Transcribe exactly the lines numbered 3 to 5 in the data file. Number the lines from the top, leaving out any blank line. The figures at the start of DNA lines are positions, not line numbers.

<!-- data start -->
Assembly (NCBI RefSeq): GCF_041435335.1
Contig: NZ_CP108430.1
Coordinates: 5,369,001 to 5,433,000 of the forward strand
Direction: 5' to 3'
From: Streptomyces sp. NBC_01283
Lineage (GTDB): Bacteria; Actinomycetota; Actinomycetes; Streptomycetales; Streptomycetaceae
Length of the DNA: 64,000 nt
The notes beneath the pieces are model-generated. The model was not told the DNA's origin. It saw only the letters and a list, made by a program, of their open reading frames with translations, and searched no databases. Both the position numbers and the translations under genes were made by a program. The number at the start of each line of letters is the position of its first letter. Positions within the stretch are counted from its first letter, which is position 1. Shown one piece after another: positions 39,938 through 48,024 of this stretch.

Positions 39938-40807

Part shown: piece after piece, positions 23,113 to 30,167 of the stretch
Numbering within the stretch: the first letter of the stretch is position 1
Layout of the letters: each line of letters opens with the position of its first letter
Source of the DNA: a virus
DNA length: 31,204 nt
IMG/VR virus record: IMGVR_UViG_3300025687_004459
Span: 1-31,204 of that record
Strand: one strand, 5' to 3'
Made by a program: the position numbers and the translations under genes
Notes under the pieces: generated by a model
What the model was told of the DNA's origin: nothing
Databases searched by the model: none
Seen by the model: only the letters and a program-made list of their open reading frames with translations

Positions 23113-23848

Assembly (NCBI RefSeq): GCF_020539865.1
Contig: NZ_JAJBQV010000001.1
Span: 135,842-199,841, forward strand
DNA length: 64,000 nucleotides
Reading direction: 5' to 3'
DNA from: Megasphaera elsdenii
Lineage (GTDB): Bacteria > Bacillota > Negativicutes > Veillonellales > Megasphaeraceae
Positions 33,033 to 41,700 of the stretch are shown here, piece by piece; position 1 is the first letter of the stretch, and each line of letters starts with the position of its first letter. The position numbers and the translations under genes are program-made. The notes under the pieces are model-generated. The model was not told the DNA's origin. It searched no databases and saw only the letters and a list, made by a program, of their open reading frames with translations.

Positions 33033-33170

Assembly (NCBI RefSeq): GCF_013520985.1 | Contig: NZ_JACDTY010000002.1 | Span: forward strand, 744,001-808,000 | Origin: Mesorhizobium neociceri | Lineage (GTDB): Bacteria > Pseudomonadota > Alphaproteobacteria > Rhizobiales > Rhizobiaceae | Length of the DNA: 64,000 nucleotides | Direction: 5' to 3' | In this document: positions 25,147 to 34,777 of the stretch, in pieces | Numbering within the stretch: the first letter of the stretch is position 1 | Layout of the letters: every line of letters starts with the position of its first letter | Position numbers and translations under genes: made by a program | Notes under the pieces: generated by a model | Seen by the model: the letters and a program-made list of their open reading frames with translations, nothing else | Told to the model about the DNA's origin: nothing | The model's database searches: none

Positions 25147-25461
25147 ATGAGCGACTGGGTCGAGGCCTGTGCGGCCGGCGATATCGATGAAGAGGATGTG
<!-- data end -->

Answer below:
Coordinates: 5,369,001 to 5,433,000 of the forward strand
Direction: 5' to 3'
From: Streptomyces sp. NBC_01283